With her event, Moojan is ecstatic that “entrepreneurs and investors from around the world came to find out what’s happening in Iran,” but also that the founders of Iranian startups were able to network with foreigners. A year after the international sanctions were lifted, the young entrepreneurs hope to attract foreign investments to their businesses. But how do you attract someone without travelling to see them? “Today, it’s really hard to get a visa and leave the country, and the ban on international bank transfers literally blocks our entrepreneurs: with a summit like this, the whole world comes to us.”
Despite the lifting of sanctions, access to Facebook and rest of the Big Four companies remains blocked, thanks to Iranian government censure. “But we’re all using VPNs (virtual private networks) to connect to the Internet and especially to go on Telegram, where we can read the news, do online marketing and electronic commerce, and above all, figure out what’s going on in other countries,” Moojan says. Thanks to these VPNs, young Iranians, in addition to being educated and decked out in diplomas, are ultra-connected: as well as a vacuum of foreign competition for the past five years, startups have also benefited from an interior market of 80 million people, of whom 60-70% are technophiles under 35. According to the minister of Telecoms, the rate of Internet use is currently at 83%, and 47 million Iranians have smartphones – and therefore new needs.
Riding the new Iranian generation’s growing interest in e-commerce and digital, dynamic startups, united in the Iran Internet Group, have made European and American models pale with envy. Among them is the emblematic Digikala, the Persian equivalent to Amazon. A leader of online commerce in the Middle East, the site, launched in 2007, is so popular and integral to Iran that “if Amazon ever landed here, it wouldn’t win many people over. Consumer habits in Iran are too different than those in the West, and Amazon would never be able to adapt in time against Digikala,” Moojan Asghari says with conviction.
Just 20 kilometers from Tehran, the tech park Pardis, with its 1,000 hectares, welcomes more than 400 businesses – ISPs, banks, call centers, science labs, but also startups specializing in AI, biotechnology, and nanotechnology. Built in 2002, Pardis Technology Park is, according to director Mehdi Safarinia, “the technology pole of Iran, where the best companies in the country come.” So much so that the media likes to call it the “Iranian Silicon Valley.”
But are we really witnessing the birth of a new Silicon Valley in Iran? The question makes Iran Seyed Raeisy smile. After studying in Canada and Great Britain, the young Iranian returned to Tehran in 2016. Until last March, she worked at Avatech, a startup accelerator, as a “program developer for tech startups.” While adjusting her hijab, she explains that she’s been to the Californian Silicon Valley, and “that It’s not really the same thing. It’ll take us a little while to get there, maybe another 15 years: our startups are still young, and we need more accelerators, investors and technological solutions.”
Although it’s easy today to launch a startup, especially with its lack of regulations, “it’s still tough to find funding afterward to keep it going,” Negin Amiri says. And yet, incubators and accelerators are growing rapidly in Iran (there are around 100), thanks to financial aid from president Hassan Rohani and from the “vice-president of science and technology” Sorena Sattari, who wants to bring back the “brains” who have left the country and, with their help, to boost vital areas like health, agriculture, and education.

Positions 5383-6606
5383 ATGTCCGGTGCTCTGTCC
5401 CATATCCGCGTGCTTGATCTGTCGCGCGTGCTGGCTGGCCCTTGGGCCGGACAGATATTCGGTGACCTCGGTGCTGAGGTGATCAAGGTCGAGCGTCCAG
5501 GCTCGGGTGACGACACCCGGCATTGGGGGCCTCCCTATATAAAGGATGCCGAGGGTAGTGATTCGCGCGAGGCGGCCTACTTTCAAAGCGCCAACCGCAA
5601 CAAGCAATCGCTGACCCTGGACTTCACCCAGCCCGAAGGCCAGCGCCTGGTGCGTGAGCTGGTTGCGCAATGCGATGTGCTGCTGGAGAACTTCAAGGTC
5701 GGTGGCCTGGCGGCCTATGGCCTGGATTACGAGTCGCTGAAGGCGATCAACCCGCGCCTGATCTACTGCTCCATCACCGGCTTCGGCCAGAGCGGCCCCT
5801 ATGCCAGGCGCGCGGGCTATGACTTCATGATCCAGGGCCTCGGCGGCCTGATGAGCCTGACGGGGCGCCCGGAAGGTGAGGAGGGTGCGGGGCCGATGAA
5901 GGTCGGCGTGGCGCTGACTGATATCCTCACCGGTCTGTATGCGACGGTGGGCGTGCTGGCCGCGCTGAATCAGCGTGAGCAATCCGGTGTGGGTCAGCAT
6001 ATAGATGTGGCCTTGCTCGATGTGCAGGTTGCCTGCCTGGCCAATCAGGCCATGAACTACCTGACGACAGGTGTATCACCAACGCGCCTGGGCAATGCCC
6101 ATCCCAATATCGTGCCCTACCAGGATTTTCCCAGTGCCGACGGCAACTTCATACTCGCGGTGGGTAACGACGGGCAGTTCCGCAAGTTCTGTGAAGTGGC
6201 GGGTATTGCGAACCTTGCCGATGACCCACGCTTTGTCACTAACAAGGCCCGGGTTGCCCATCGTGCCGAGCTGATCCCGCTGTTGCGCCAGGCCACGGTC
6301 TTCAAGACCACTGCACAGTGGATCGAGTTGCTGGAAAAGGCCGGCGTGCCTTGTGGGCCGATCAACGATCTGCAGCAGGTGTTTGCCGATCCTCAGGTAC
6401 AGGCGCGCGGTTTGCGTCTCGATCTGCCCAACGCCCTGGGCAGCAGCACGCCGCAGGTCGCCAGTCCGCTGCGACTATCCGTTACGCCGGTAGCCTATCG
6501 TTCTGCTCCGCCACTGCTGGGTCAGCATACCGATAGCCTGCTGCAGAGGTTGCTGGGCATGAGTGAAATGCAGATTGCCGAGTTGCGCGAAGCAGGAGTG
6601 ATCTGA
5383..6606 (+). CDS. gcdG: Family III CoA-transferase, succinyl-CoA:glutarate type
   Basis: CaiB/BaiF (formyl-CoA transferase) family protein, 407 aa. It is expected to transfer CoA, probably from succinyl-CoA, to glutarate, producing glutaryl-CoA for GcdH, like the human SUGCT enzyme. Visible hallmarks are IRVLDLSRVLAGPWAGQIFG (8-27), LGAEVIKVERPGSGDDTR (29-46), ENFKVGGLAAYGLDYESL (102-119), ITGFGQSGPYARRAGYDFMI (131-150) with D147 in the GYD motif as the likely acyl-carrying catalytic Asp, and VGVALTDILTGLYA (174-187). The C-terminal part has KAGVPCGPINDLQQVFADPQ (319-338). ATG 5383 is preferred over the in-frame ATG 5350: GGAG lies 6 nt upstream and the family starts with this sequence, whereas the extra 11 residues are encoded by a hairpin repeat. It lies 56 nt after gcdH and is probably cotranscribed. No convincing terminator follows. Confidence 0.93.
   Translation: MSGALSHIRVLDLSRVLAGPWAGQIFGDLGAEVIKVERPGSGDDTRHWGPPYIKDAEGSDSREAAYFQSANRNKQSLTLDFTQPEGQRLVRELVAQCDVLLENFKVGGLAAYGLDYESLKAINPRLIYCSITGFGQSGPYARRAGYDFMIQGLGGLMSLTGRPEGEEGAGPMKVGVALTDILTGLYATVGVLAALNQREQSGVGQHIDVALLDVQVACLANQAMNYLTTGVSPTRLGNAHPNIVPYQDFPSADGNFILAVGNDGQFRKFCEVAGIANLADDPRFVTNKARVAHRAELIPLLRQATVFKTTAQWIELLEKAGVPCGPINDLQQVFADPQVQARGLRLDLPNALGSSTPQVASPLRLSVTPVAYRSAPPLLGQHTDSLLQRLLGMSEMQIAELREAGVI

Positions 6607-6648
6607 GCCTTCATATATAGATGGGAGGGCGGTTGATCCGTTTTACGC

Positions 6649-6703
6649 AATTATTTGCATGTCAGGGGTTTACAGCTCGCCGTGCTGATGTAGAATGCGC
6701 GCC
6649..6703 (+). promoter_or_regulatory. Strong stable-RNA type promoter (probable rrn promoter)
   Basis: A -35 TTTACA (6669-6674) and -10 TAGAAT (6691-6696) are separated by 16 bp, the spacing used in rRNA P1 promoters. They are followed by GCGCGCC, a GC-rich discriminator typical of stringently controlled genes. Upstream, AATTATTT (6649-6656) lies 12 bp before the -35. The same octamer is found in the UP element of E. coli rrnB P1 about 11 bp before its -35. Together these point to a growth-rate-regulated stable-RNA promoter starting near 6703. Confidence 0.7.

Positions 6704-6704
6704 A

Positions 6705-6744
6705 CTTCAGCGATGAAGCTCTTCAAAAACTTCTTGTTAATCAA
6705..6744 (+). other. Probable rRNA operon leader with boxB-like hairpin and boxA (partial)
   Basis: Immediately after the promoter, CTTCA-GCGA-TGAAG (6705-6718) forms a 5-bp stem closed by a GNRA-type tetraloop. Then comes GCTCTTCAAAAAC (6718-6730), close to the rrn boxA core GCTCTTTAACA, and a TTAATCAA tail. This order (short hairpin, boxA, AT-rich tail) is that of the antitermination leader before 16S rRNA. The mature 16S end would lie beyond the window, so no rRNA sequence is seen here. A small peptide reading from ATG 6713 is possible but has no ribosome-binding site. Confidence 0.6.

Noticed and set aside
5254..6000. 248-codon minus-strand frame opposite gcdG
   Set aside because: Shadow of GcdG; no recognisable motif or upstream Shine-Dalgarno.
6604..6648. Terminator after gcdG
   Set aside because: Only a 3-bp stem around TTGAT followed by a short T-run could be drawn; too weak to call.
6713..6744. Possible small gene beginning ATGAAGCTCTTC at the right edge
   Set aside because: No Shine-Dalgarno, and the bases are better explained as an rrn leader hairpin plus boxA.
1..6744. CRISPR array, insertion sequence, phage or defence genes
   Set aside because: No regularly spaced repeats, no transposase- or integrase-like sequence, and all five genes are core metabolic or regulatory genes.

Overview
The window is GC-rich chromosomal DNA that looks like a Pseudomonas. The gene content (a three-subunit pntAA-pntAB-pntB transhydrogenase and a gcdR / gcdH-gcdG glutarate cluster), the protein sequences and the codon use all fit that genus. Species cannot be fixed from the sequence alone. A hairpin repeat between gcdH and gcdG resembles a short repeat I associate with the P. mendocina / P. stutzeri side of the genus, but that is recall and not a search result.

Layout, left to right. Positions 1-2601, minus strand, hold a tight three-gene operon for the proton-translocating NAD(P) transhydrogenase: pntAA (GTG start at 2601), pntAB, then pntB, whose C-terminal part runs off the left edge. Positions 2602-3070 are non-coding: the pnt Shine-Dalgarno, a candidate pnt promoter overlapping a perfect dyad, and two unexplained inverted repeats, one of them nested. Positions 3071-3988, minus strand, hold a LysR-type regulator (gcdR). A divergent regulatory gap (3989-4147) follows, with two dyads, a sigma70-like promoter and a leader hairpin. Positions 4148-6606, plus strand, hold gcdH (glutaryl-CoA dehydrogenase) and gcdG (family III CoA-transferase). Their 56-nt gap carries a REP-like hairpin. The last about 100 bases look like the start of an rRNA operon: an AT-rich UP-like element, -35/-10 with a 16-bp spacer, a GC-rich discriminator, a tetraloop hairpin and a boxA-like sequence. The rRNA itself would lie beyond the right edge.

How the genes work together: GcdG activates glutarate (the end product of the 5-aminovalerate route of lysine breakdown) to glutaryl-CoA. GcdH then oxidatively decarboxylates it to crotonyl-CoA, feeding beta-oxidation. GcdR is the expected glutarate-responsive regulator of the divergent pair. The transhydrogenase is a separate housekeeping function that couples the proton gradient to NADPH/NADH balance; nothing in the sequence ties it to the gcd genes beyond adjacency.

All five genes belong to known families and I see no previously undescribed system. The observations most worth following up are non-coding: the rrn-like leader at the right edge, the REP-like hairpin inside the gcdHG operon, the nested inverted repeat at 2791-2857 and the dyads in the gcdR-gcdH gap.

“Sorena Sattari is a young, very open and communicative man who is aware of the challenges that startups face, and also of the interest that that represents to create jobs for the youth, faced with a high unemployment rate,” Iran Seyed Raeisy says. But the vice-president can’t work as fast as he wants: in a report by Arte, the Swiss documentarian Marc Wolfensberger notes that Iranian startups are “under pressure,” the targets of intimidations by the conservative party of the Supreme Leader Ali Khamenei. “Conservatives regularly publish anti-startup articles. They think that the money is coming from foreign countries, that it’s an imported culture… for example, they accuse taxi companies like Snapp of being responsible for traffic problems… it’s completely idiotic, since it’s actually a way of reducing traffic jams, but they have plenty of means to attack them,” says the report of an Iranian blogger nicknamed “Jadi.”
Before changing things at a political level, Iranian entrepreneurs are already trying to develop their projects, while seeking investors – Iranians, but also foreigners, which in reality is far from obvious. At AKO Smart Technologies, Negin Amiri explains that her startup (which hopes to bring its sensor-clad bracelet to global markets by 2020) now needs foreign investors, but that “it’s really difficult because of ever-tense international relations and banking transactions getting disrupted, despite the partial lift of sanctions.” In other words, as Bilan.ch notes, “any company trading with Iran that has interests in the US risks heavy American sanctions.”
Despite that, Iran Seyed Raeisy notices that Iranian startups are already starting to attract Chinese and European investors – like the German startup company Rocket Internet (originally from Zalando), which finances the e-commerce site Bamilo, or the Swedish Pomegranate Investment, which participates in the Iranian incubator Sarava (whose venture capital funds financed Digikala). “Some foreign investors are interested in Iran for its economic potential, but many are still allergic… the challenge is also to change our country’s image,” she says. For the former member of Avatech, “we must not forget either that we also need more Iranian investors. Because it’s still an immature ecosystem, and many here simply don’t know how to support startups to help them break through.” She adds that “what we’re missing most of all are business and commercial talents. We have a lot of engineers, but very few business schools.”